Even if you’ve been through the experience before, starting a new job is full of uncertainty and has a way of making you more nervous than usual. When you start a new job, there's a good chance that you don’t know even one of your co-workers, making it a necessity to introduce yourself. While it may seem awkward to connect with each fellow employee, it’s a task you need to undertake to make a smoother transition into the workplace.
Arrive about 20 minutes early to work your first day. Doing so will impress your managers and give you the chance to greet your co-workers as they come in, rather than attempting to introduce yourself just before you begin your day.
Tell each co-worker you meet your name and explain that you’re just starting. A quick “Hi, my name’s John, first day on the job.” will suffice for a quick introduction. Avoid introducing yourself by stating where you’re from, the job you previously had, your hobbies and every detail of your life. You can relay that information later, when you begin building a relationship with your fellow employees.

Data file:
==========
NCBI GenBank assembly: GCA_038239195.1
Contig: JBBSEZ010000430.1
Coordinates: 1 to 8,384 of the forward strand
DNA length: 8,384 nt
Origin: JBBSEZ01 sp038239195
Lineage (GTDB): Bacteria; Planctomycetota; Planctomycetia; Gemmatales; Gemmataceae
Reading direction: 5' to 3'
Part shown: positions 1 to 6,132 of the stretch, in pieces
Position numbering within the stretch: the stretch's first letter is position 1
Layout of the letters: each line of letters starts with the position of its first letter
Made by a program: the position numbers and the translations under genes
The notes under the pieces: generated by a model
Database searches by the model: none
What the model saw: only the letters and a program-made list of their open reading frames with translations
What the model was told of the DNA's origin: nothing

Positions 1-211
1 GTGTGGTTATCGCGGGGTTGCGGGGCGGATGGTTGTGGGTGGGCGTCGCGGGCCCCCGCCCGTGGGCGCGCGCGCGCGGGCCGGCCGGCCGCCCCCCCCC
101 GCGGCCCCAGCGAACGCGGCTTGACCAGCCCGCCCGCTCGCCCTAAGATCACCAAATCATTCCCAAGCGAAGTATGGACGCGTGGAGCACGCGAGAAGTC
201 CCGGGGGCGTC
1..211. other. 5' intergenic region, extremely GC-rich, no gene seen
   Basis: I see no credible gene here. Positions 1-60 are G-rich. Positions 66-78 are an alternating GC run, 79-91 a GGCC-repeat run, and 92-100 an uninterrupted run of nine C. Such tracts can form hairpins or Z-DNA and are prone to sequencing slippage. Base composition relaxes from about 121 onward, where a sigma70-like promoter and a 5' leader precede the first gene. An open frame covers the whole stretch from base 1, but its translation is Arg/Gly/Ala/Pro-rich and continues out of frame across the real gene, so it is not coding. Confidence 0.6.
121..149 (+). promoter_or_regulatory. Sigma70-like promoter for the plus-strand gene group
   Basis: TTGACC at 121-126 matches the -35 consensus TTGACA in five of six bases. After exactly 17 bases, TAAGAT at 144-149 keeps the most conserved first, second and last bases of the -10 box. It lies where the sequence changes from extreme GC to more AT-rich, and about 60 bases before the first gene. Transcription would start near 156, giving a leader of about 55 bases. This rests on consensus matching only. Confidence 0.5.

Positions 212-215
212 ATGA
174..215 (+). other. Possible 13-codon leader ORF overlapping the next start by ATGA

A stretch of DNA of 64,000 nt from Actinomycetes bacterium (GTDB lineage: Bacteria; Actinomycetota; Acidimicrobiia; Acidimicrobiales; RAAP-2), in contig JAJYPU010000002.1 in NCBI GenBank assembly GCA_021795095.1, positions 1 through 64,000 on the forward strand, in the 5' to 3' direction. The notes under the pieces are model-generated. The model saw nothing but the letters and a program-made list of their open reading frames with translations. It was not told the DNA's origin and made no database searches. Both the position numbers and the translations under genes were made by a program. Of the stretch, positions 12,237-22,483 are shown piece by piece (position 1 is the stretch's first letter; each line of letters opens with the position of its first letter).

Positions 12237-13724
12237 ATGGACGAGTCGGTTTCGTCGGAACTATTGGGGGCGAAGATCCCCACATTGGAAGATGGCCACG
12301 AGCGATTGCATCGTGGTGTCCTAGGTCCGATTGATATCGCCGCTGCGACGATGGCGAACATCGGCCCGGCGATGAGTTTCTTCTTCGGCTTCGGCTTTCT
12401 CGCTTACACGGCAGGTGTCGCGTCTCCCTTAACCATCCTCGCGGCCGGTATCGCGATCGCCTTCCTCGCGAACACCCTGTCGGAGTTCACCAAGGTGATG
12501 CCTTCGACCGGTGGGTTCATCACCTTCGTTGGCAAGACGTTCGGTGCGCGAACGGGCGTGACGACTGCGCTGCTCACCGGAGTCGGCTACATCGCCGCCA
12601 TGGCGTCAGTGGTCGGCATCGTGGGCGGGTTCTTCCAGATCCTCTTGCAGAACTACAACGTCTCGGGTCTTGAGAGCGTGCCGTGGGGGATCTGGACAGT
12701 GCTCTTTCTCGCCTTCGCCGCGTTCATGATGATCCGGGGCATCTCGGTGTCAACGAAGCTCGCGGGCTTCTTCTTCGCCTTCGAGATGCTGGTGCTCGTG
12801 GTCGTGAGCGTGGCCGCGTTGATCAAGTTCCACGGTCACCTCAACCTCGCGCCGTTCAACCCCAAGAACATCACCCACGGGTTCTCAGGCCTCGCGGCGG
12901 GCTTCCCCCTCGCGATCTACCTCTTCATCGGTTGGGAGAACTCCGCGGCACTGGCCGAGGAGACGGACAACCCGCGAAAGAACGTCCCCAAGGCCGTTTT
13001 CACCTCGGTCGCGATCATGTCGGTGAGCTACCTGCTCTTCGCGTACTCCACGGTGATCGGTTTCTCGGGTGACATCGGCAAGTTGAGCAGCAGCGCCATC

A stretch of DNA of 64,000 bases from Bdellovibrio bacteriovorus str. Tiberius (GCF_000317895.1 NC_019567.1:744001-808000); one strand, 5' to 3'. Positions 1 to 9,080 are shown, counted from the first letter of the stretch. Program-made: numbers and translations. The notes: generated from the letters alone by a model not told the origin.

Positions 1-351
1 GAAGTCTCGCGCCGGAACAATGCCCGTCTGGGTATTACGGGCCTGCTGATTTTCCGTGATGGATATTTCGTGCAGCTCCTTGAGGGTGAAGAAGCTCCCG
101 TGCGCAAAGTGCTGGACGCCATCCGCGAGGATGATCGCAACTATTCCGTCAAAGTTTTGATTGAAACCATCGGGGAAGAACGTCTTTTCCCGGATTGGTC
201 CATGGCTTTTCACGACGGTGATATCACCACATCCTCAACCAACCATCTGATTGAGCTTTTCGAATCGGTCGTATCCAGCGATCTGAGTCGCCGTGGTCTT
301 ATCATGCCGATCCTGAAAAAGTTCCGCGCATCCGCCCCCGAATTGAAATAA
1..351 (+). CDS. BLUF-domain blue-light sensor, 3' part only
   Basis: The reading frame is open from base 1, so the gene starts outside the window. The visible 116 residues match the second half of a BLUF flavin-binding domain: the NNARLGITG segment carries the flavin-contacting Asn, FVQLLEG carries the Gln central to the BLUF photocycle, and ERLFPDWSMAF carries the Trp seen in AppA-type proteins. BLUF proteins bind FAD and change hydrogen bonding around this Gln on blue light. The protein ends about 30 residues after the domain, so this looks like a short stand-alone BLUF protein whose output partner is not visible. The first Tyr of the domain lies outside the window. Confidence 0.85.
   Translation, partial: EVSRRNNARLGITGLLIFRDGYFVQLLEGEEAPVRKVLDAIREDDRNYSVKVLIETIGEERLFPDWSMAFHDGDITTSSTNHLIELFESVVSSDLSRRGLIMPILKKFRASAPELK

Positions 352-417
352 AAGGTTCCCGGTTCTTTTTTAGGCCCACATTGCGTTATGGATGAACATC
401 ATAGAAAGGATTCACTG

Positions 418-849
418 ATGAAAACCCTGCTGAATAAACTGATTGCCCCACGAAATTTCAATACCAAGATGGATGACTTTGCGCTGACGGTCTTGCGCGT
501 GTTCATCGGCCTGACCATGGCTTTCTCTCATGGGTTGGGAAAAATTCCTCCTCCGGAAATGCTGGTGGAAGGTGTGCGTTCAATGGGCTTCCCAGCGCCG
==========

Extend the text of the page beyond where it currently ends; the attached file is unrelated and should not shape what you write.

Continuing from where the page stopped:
Show your personality in bits and pieces. Avoid showing up the first day and showing your full personality. Your co-workers aren’t prepared for that yet; they barely know you. You don’t want to sit idle and quiet in the break room, but jumping into each conversation and acting like you know each co-worker personally likely won’t sit well with your fellow employees. According to CNN Money, Bob Gotwalt of DBM says that respect is more important than friendship in the beginning.
Offer help to co-workers. In certain jobs, your first few days are filled with uncertainty, and you may be waiting for a manager to proceed through workday. When you don’t have a clearly defined task to work on, ask your co-workers if they need help. Even if they don’t, the offer tells them you’re a person who’s willing to help out if needed.